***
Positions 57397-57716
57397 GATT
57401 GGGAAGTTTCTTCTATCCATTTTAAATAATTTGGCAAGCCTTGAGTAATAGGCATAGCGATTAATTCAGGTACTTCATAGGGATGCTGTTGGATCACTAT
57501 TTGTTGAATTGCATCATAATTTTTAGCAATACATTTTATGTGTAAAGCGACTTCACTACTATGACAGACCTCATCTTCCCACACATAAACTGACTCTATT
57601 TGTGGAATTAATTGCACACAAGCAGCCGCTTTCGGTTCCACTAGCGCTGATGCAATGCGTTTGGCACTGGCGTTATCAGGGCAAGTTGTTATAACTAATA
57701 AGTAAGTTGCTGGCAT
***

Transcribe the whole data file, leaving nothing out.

Positions 57397-57716
57397 GATT
57401 GGGAAGTTTCTTCTATCCATTTTAAATAATTTGGCAAGCCTTGAGTAATAGGCATAGCGATTAATTCAGGTACTTCATAGGGATGCTGTTGGATCACTAT
57501 TTGTTGAATTGCATCATAATTTTTAGCAATACATTTTATGTGTAAAGCGACTTCACTACTATGACAGACCTCATCTTCCCACACATAAACTGACTCTATT
57601 TGTGGAATTAATTGCACACAAGCAGCCGCTTTCGGTTCCACTAGCGCTGATGCAATGCGTTTGGCACTGGCGTTATCAGGGCAAGTTGTTATAACTAATA
57701 AGTAAGTTGCTGGCAT